If we have RADIUS, why do we need EAP?

EAP stands for the Extensible Authentication Protocol. It is end to end; the requests and replies are initiated by either the end point seeking authentication or the policy server. Everyone else is passing the information along or reacting to it in the case of policy enforcement such as quarantine. EAP packets are either a request, response, or they mark success or failure. Because EAP is extensible you can imagine they is supports a number of protocols including our friend RADIUS.

The best writeup on the Internet on Cisco's implementation of EAP callled EAP-FAST and the ramifications thereof is a paper by Interoplabs, if you are serious about NAC you should read this series of papers. Here is one of the key points: "There is a serious and critical difference between the 802.1X and UDP versions of Cisco's EAP, though. In the 802.1X case, EAP includes both authentication and end-point security assessment information. When used with UDP, Cisco's NAC no longer does authentication. Instead, the user has to be authenticated via some other mechanism, and the authentication and user credentials are no longer tightly tied to the security policy for that user. The access control is simply tied to the end-point security assessment information. This lack of symmetry between 802.1X versions of Cisco's Network Admission Control and UDP versions means that the attractive idea of a single enterprise policy server handling access control on the LAN, the WLAN, and over the IPsec and SSL VPNs is not part of Cisco's current architecture. A further symptom of this is the lack of wireless support in the free Cisco Trust Agent. If you want wireless 802.1X, you'll have to replace the freeware Cisco Trust Agent 802.1X with a different 802.1X supplicant. The real focus of the current version of Cisco's Network Admission Control is end-point security assessment---the authentication that comes out of the an 802.1X dialog is really a side effect and not a core aspect of the entire system."[7]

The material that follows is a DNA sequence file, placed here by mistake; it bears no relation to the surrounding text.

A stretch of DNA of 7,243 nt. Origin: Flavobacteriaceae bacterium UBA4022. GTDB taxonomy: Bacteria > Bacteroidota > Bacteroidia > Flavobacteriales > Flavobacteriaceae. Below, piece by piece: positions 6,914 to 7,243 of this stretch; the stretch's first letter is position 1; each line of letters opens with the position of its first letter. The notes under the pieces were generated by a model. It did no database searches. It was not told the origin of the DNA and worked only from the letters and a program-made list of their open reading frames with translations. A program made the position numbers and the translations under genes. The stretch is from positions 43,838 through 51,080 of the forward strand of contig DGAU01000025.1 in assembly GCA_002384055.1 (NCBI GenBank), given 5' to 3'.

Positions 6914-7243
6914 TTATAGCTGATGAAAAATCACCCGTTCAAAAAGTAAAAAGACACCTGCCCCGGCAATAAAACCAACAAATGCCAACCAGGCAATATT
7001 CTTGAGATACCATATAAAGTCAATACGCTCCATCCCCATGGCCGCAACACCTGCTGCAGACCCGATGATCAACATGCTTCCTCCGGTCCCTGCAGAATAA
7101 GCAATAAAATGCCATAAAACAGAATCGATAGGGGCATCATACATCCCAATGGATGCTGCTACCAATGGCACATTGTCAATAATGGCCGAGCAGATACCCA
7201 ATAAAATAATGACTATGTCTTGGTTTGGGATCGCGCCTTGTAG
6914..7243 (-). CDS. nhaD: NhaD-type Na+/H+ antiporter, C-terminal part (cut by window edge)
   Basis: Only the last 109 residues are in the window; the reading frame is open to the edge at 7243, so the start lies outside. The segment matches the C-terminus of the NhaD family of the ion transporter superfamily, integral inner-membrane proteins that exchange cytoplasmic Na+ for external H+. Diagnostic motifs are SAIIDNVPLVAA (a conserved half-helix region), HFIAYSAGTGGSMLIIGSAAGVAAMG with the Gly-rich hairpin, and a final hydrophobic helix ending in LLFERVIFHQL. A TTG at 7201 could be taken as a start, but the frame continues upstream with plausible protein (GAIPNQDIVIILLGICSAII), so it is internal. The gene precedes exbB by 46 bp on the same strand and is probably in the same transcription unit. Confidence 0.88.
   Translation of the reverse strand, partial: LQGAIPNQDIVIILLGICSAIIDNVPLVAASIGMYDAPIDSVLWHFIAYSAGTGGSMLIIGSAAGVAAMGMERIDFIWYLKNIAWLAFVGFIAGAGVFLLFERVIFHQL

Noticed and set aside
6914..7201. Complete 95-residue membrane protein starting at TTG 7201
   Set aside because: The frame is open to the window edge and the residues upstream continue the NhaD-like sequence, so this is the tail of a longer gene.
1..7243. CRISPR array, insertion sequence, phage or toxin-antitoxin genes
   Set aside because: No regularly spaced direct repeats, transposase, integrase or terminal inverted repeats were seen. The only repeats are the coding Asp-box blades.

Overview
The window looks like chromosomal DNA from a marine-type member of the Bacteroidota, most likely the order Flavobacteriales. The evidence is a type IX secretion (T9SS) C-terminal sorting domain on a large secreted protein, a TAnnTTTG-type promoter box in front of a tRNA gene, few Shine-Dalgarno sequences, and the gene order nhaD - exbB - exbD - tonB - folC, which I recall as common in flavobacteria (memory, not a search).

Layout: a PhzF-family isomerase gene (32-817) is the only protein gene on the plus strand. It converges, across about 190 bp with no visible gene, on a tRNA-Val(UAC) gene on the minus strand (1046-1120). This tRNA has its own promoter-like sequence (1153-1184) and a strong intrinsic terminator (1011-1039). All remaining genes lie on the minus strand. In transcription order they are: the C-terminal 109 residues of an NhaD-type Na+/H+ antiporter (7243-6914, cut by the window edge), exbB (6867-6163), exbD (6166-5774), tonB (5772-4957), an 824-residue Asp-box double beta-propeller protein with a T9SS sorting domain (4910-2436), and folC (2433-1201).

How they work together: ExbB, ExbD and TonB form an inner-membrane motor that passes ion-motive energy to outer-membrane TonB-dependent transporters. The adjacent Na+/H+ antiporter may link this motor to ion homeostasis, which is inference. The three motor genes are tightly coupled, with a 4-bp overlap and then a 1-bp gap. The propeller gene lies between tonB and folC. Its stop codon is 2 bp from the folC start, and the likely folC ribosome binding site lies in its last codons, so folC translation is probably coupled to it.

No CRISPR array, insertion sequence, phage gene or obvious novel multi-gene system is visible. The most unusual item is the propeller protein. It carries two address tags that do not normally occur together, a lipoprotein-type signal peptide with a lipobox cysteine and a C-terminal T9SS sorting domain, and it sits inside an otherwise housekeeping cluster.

Despite concerns that EAP-FAST might not really become a true standard, I think we can assume it will, Microsoft has stated they will support it. "Computers running Windows Vista or Windows Server "Longhorn" will include the NAP Agent component as part of the core operating system, which will be used for both NAP and NAC. In addition to the native Extensible Authentication Protocol (EAP) methods and the 802.1X supplicant that are included with the Windows Vista and Windows Server "Longhorn" operating systems, an additional EAP-FAST method and EAPoverUDP supplicant will be provided to enable interoperability between NAC and NAP. The EAP-FAST method and EAPoverUDP supplicant will be developed by Cisco and distributed by Microsoft with Windows Update and Windows Server Update Services (WSUS) through the EAP Certification Program. Using 802.1X, EAPoverUDP, and EAP-FAST provides agent transparency for the NAC network infrastructure."[8]

What about the book, is it any good?

Yes, it is. Network Admissions Control states everything very clearly and shows what it looks like on Cisco gear. Chapter 5 is an excellent write up on 802.1x, as well done as any I have seen and is probably available to read on Safai if you type " NAC layer 2 operations" into google, or here is the link I got.[9] I think the authors have done an outstanding job of giving a computer security manager the information they need to understand the technology in a clear approachable manner. Take a look at chapter 5 and let me know what you think! Also, if you have insights, corrections, observations on Network Admission Control please drop me a note,

Where can an IT manager go to get more information about the application of Network Admissions Control?
This is discussed in the SANS Future Vision and Decisions[10] core slide deck, including other implementations than Ciscos and should be in any up to date networking course.

3. Cisco Network Admission Control Volume 1 by Helfrich, Ronnau, Frazier, Forbes
6. 802.1X notes